Medical Negligence vs Medical Complications: The Need to Understand the Difference

Dr Roshan Radhakrishnan

Not a month goes by since I started working as an anaesthesiologist over a decade ago that an article about a case of medical negligence does not cross my timeline. The rise of social media over these years has resulted in a complimentary rise in the number of articles and events that now come before us, offering us a huge gamut of tragic deaths and complications across hospitals not just in India, but across the globe.

One thing that does stand out though is how in India the emotional aspect of the news article (and these days, social media post, I guess) often cloaks the factual aspects of the case. Yes, in almost every case, there is a death involved of a loved one but to assign the words “medical negligence” to every case is not just superfluous but as the years have gone by, extremely detrimental to future patients as well.

In this article, I will try to help you understand the difference in simple terms between medical negligence and medical/surgical complications and why not knowing the difference between the two can have a horrible impact for your loved ones.

Medical Negligence vs Known Complications: Understand the Difference

What Constitutes Medical Negligence

When a patient comes to a hospital or doctor, they expect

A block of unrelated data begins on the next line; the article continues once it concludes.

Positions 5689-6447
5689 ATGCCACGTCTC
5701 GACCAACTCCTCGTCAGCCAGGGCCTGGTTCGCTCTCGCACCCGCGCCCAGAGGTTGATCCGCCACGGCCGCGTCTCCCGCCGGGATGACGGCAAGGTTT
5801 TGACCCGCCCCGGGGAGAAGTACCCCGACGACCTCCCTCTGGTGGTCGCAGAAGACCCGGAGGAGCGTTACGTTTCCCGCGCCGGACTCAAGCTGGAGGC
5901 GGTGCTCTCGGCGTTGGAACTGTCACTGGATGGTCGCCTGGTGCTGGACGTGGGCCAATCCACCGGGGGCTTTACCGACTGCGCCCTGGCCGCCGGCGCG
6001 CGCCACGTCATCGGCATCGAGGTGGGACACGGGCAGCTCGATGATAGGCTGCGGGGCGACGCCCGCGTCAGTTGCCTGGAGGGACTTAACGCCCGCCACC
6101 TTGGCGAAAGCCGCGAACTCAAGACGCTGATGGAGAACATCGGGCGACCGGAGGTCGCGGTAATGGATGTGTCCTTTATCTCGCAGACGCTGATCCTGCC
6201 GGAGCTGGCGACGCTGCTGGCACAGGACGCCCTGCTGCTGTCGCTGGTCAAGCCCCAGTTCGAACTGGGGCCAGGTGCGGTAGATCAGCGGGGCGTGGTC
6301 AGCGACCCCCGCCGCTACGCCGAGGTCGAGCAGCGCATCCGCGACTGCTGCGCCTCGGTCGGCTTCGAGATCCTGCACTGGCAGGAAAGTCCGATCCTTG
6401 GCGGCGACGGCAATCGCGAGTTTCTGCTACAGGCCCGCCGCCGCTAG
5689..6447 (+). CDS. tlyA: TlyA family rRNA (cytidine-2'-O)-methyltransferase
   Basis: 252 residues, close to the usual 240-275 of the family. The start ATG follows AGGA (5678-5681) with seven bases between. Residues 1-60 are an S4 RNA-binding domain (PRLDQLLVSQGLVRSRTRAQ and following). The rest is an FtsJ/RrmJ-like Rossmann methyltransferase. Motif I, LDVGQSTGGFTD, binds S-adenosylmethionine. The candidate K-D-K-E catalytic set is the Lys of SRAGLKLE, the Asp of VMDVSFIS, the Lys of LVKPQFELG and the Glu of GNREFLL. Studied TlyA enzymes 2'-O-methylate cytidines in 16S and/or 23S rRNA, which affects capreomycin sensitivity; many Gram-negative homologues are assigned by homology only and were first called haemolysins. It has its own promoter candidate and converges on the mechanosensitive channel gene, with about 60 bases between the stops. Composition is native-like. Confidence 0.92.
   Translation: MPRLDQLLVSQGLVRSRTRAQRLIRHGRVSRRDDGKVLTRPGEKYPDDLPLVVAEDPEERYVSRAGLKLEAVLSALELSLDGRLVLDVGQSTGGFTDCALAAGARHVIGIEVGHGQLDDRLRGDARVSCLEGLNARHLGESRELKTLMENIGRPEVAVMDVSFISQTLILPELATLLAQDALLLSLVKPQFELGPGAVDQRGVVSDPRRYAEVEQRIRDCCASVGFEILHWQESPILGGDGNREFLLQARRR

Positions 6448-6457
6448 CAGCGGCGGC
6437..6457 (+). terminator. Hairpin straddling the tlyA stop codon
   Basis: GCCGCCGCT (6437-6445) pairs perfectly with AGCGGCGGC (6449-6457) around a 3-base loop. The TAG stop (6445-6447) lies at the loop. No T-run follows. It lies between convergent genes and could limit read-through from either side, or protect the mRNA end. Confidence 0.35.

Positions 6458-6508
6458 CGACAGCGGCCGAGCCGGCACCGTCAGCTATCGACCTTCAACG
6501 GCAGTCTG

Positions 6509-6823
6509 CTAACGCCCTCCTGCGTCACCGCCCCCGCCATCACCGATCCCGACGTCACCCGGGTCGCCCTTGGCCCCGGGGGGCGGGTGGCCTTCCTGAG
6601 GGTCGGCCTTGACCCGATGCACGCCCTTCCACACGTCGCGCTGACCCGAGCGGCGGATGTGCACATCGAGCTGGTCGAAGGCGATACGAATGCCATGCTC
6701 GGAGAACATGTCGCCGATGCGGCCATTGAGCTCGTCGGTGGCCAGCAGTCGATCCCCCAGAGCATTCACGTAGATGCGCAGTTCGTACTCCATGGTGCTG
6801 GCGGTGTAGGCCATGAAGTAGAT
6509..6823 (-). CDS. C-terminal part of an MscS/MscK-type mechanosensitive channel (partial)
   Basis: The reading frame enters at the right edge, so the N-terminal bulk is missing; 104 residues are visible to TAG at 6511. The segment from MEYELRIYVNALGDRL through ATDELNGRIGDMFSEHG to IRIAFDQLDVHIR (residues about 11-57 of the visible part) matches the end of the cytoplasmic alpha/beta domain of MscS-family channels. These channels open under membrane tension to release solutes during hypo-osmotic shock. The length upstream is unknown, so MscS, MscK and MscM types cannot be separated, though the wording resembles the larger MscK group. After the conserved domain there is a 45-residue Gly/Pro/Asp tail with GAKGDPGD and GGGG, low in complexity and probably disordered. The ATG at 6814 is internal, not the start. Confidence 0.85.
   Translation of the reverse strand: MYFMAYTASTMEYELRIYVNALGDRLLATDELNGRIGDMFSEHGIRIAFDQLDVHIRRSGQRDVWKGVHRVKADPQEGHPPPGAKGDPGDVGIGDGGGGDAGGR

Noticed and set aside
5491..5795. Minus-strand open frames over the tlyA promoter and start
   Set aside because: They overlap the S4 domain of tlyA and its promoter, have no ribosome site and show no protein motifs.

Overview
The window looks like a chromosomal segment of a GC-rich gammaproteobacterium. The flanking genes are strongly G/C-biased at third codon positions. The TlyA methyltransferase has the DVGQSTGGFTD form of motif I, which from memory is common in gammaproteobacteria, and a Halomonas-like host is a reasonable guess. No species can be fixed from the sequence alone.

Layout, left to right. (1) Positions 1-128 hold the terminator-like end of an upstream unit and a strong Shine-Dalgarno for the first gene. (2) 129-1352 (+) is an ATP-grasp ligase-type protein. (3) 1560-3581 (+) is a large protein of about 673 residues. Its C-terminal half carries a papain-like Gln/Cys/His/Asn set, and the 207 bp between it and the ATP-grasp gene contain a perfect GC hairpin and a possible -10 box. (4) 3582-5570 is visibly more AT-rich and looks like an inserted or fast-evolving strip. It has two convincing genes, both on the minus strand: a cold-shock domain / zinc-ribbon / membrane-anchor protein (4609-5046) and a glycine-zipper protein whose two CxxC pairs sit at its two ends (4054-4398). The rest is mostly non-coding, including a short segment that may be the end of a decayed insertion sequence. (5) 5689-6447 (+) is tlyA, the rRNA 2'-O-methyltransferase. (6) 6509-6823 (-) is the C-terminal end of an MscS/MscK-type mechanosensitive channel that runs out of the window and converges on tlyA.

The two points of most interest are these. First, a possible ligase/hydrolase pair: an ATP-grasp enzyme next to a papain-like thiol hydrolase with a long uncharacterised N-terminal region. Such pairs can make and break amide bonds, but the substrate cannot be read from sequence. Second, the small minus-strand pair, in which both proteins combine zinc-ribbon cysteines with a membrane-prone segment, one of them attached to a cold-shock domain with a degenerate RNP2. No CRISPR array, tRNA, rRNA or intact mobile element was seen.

1. to receive medical treatment befitting the skill and knowledge of the concerned doctors and healthcare workers and secondly, 
  2. that there will be no harm done to them due to carelessness, reckless decisions or negligent behaviour of the staff in the hospital. 
Failure of the hospital to provide this care constitutes medical negligence.

Some examples to help you understand include:

  • The infamous incident of a doctor operating on the wrong side of the brain of Mrs Rajeshwari Ayyappan, the mother of the deceased Indian actress Sridevi back in 1995 was a clear-cut case of medical negligence, what we know as ‘res ipsa loquitor’ – the facts speak for themselves.

  • An intoxicated doctor performing a surgery even if the operation goes well, 
  • a surgeon leaving a foreign object inside the body during a surgery, 
  • a doctor administering the wrong medication to the patient.
  • Even a medical professional providing a healthcare service he is not trained for (for example, a quack doing a surgery) is a case of medical negligence.

Even though in all the examples above, nobody died, yet there was an obvious dereliction of duty involved. These are all cases of medical negligence.